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Friday, March 20, 2009

Structure Vs Class

Visual Basic .NET unifies the syntax for structures and classes, with the result that both entities support most of the same features. However, there are also important differences between structures and classes.


Structures and classes are similar in the following respects:

  • Both are container types, meaning that they contain other types as members.
  • Both have members, which can include constructors, methods, properties, fields, constants, enumerations, events, and event handlers.
  • Members of both can have individualized accessibilities. For example, one member can be declared Public and another Private.
  • Both can implement interfaces.
  • Both can have shared constructors, with or without parameters.
  • Both can expose a default property, provided that property takes at least one argument.
  • Both can declare and raise events, and both can declare delegates.


Structures and classes differ in the following particulars:

  • Structures are value types; classes are reference types.
  • Structures use stack allocation; classes use heap allocation.
  • All structure members are Public by default; class variables and constants are Private by default, while other class members are Public by default. This behavior for class members provides compatibility with the Visual Basic 6.0 system of defaults.
  • A structure must have at least one nonshared variable or event member; a class can be completely empty.
  • Structure members cannot be declared as Protected; class members can.
  • A structure procedure can handle events only if it is a Shared Sub procedure, and only by means of the AddHandler statement; any class procedure can handle events, using either the Handles keyword or the AddHandler statement.
  • Structure variable declarations cannot specify initializers, the New keyword, or initial sizes for arrays; class variable declarations can.
  • Structures implicitly inherit from the ValueType class and cannot inherit from any other type; classes can inherit from any class or classes other than ValueType.
  • Structures are not inheritable; classes are.
  • Structures are never terminated, so the common language runtime (CLR) never calls the Finalize method on any structure; classes are terminated by the garbage collector, which calls Finalize on a class when it detects there are no active references remaining.
  • A structure does not require a constructor; a class does.
  • Structures can have nonshared constructors only if they take parameters; classes can have them with or without parameters.

Every structure has an implicit public constructor without parameters. This constructor initializes all the structure's data members to their default values. You cannot redefine this behavior.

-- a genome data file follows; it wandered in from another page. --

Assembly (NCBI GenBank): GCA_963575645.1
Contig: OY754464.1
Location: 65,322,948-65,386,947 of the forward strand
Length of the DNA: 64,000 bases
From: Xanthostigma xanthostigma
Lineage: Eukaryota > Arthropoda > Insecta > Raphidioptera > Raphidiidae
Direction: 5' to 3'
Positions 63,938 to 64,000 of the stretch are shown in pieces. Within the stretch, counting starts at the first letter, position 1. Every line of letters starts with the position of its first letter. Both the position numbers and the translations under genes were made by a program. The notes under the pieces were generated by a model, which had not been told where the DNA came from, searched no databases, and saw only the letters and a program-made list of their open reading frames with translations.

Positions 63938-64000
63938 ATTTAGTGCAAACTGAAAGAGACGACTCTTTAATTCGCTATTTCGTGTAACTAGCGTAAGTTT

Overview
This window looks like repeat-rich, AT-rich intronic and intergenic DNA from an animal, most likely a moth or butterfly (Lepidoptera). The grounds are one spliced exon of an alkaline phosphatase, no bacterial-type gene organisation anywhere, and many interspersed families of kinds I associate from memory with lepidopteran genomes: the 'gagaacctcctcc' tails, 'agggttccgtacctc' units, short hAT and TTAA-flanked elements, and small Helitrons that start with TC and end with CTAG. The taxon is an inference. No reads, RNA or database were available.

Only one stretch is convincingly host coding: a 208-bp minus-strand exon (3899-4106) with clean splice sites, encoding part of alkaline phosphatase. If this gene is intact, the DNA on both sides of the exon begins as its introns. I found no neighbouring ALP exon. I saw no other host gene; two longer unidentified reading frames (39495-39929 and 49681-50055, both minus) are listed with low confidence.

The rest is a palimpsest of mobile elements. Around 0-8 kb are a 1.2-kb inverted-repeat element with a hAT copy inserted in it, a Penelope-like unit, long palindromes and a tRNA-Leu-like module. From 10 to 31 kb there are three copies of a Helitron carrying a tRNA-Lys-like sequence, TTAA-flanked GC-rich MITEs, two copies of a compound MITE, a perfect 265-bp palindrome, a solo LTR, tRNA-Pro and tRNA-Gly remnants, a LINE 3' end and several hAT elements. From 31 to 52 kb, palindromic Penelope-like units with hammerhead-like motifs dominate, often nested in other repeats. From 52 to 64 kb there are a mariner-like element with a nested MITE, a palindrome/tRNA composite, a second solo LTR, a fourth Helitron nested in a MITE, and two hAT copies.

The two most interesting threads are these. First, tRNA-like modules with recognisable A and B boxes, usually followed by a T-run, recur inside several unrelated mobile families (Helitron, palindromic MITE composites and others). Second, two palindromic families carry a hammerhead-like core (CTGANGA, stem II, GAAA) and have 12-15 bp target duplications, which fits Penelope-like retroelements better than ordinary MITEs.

Instances and Variables

Because structures are value types, each structure variable is permanently bound to an individual structure instance. But classes are reference types, and an object variable can refer to various class instances. This distinction affects your usage of structures and classes in the following ways:

  • A structure variable implicitly includes an initialization of the members using the structure's parameterless constructor. Therefore, Dim S As Struct1 is equivalent to Dim S As Struct1 = New Struct1().
  • When you assign one structure variable to another, or pass a structure instance to a procedure argument, the current values of all the variable members are copied to the new structure. When you assign one object variable to another, or pass an object variable to a procedure, only the reference pointer is copied.
  • You can assign the value Nothing to a structure variable, but the instance continues to be associated with the variable. You can still call its methods and access its data members, although variable members are reinitialized by the assignment. In contrast, if you set an object variable to Nothing, you dissociate it from any class instance, and you cannot access any members through the variable until you assign another instance to it.
  • An object variable can have different class instances assigned to it at different times, and several object variables can refer to the same class instance at the same time. Changes you make to the values of class members affect those members when accessed through another variable pointing to the same instance. Structure members, however, are isolated within their own instance. Changes to their values are not reflected in any other structure variables, even in other instances of the same Structure declaration.
  • Equality testing of two structures must be performed with a member-by-member test. Two object variables can be compared using the Equals method. Equals indicates whether the two variables point to the same instance.

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